Osteosarcoma and Ewing’s Sarcoma are the two most common forms of bone cancer in children.
Symptoms of bone cancer may include:
Pain in a bone (most common symptom)
Stiffness, swelling or tenderness around a bone or joint
Interference with normal movements
Weak bones, leading to fractures
Fatigue, fever, weight loss and anemia
Osteosarcoma is the most common type of bone cancer and is usually found in bones around the knee. The second most common site is in the ends of the upper arm bone close to the shoulder, and can also be found in the pelvis, shoulder, and skull.
Osteosarcoma is usually treated with surgery and multi-agent chemotherapy. It’s very important, however, that patients are evaluated by an orthopedic oncologist familiar with the surgical management of osteosarcoma.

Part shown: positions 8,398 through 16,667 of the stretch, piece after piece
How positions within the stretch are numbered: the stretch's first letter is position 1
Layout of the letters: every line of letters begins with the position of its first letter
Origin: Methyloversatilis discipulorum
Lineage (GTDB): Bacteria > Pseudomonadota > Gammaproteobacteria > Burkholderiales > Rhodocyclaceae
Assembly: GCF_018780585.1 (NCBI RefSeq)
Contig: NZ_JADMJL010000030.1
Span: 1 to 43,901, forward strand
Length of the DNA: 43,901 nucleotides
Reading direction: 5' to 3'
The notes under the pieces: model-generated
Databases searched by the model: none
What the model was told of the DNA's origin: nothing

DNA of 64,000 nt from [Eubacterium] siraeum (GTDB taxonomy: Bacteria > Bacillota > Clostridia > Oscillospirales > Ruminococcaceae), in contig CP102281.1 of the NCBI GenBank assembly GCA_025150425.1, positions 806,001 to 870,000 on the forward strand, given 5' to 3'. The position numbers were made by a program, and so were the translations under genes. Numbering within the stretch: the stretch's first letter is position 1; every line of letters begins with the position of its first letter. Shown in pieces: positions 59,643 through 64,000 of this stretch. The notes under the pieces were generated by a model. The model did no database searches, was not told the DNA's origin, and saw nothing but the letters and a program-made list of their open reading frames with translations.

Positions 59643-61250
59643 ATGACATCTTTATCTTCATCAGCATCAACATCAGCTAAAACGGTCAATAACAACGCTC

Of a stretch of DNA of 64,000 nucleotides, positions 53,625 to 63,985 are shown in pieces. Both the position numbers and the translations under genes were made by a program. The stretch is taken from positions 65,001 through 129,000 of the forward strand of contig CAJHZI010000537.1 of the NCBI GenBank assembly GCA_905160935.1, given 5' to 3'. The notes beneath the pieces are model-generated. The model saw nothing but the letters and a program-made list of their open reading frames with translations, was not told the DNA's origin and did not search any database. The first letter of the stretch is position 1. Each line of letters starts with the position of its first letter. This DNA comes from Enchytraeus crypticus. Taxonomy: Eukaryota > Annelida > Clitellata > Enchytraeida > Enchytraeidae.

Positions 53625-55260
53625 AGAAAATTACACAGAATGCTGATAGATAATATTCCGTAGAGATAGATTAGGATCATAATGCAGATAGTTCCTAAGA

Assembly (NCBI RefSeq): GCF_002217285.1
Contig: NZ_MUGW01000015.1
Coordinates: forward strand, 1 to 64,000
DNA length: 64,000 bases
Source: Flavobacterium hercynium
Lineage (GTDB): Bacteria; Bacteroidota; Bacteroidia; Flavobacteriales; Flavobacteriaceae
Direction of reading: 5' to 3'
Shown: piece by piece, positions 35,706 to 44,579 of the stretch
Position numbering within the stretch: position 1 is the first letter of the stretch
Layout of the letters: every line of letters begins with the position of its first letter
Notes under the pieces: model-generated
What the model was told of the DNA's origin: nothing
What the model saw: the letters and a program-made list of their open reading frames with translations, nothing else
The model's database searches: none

Ewing’s Family of Tumours (EFTs)
Ewing’s is the second most common form of bone cancer in children and, while it can present in any bone in the body, is most common in the pelvis, thigh, lower leg, upper arm and rib.
The Ewing’s Family of Tumours include:
Ewing’s tumour of bone, or Ewing’s sarcoma of bone
Extraosseous Ewing’s (tumour outside of the bone)
Primitive neuroectodermal tumour (PNET)
Askin’s tumour (PNET of the chest wall).
Treatment may include multi-agent chemotherapy, radiation therapy, and/or surgical removal of the primary tumour. Consultation with radiologists, chemotherapists, pathologists, surgeons or orthopedic oncologists, and radiation oncologists is necessary.